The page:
Recently for my storage benchmarking site I had a GitHub issue opened about the Orange Pi Zero 2 not being able to complete the storage benchmark successfully. We were able to get the board going after a lot of troubleshooting but it was pretty difficult to troubleshoot as I had never had one of these boards before.
Until now! I recently received my first and only ever hardware donation to the site from munecito who graciously donated one of these boards to help improve the benchmark (it did not only for SBCs but it now supports PCs as well). Thank you munecito!
I was very interested in how this board compares to the Raspberry Pi experience and ecosystem because we are having a massive Raspberry Pi shortage right now and that is exactly what we are going to do. I also have some general tips for getting the most out of the Orange Pi based on our troubleshooting experience. Let’s proceed!
The Orange Pi Zero 2 is a low-cost board from the Orange Pi line of SBCs. It has both a 512 MB or 1 GB RAM option available. Built-in WiFi with included external antenna. Also includes case and a short USB-c power cable. Seems to be pretty widely available in most countries.
I don’t do the unboxing stuff very often and typically leave that for YouTube. In this case though we are exploring the experience vs. Raspberry Pi so it’s a useful endeavor. Given that let’s do what I assume is the first blog-based unboxing of a hardware product in a written medium that anyone has bothered to do in years!
From that little white box came all of these accessories! It includes a case, the power cable (USB) and the WiFi external antenna.
That’s really generous as unless you buy a vendor bundle with a Pi you usually get nothing (with the exception of the Pi 400 Desktop Kit*).
So far so good. They gave us everything we need to start except the SD card. Now it’s time to take a look at their web site and see what the experience of getting an image looks like!
Orange Pi Images / Web Site
The official web site to download Orange Pi images is here at orangepi.org. It’s remarkably straight forward to use (especially compared to other SBCs) and looks like this:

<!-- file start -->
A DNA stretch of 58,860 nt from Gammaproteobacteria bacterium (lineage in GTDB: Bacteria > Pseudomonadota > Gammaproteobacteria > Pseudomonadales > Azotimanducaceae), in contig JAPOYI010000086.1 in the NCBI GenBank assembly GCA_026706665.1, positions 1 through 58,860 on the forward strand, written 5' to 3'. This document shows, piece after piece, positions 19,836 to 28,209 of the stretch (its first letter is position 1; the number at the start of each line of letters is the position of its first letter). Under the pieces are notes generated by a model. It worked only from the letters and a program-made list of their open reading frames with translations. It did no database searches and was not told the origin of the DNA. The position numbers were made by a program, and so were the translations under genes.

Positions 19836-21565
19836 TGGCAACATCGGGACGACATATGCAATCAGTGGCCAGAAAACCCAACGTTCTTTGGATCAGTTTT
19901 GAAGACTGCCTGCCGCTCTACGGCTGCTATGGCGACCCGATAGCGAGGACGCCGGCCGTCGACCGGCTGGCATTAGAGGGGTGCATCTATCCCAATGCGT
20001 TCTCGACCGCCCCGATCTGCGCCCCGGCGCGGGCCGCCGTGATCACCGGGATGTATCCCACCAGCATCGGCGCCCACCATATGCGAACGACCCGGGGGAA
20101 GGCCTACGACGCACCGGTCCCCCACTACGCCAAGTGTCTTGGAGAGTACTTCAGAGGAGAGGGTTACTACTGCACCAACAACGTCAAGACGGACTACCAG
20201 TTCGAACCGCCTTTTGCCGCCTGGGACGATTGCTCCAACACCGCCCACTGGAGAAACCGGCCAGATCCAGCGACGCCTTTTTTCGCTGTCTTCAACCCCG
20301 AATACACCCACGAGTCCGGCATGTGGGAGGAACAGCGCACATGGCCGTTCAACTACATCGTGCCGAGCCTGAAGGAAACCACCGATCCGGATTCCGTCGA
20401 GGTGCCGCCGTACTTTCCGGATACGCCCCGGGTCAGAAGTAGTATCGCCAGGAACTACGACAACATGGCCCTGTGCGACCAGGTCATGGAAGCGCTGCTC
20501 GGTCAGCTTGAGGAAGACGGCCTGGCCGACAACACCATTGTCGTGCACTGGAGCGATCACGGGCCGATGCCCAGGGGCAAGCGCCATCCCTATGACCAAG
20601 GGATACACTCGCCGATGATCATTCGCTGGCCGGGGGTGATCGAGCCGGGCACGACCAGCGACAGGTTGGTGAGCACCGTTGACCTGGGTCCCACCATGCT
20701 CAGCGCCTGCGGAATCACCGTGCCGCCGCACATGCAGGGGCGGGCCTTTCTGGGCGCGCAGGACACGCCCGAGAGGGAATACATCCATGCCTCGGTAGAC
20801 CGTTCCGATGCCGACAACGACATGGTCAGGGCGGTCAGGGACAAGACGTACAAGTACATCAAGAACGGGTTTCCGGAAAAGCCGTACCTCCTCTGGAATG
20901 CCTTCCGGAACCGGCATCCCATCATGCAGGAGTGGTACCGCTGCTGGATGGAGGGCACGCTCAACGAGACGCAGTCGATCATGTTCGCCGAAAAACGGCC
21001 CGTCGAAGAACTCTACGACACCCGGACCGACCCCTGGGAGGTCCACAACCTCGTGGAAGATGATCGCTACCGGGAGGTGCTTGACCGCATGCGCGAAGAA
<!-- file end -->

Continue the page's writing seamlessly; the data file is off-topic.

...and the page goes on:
Other than a really huge amount of empty space around the search box in the middle of the page for no reason I really like it.
I clicked the Orange Pi Zero 2 model specific download page:
This surprised me a little bit. They actually have an Ubuntu image, an Android image and a Debian image all ready to go! They also have the respective source code available for Linux and Android.
I chose the Ubuntu image. There were many versions available which brings us to our most important tip.
Pro Tip: Choose the newest image / kernel
During my testing on GitHub with munecito we discovered that using the older “stable” image he could not successfully complete several tests on my storage benchmark without the Orange Pi completely locking up / crashing.
I recognized these types of lockups / crashes as usually being related to the kernel. I’d seen some of these kernel fixes for Raspberry Pi take *years* to make it through all the necessary checks / processes to make it into to the kernel. Once that happens it then needs to be backported into the specific kernel you are using.
Given how long this process can take for a manufacturer as big as Raspberry Pi I figured for Orange Pi that some of them may never make it into some of those old “stable” backported kernels. We then tried imaging it with a newer 5.X kernel and finally after much frustration he was able to successfully complete the storage benchmark!
The newer kernel had fixed the issues that were causing it to crash. On these smaller board manufacturers it’s definitely best to go with a newer kernel. The older “stable” kernels make sense for well-established boards that are well supported. These boards are new and fixes are being made all the time and you definitely want to have those!
Pro Tip #2: Use a heatsink kit
The Orange Pi boards are known to run hot as is the case with many single board computers. It really goes a long way to get a good heatsink kit that has thermally conductive adhesive (cheap heatsink kits can sometimes have non-conductive adhesive which basically traps the heat and has an opposite effect).
Something like the Geekworm copper heatsink kit (designed to fit many different SBCs including Orange Pi) works wonders:
The Geekworm copper heatsink set is designed to fit many different single board computers. It uses thermal conductive adhesive which many “cheap” heatsink kits for SBCs don’t have. Eliminates hotspots and reduces throttling. Can be further enhanced by powered cooling over the heatsinks.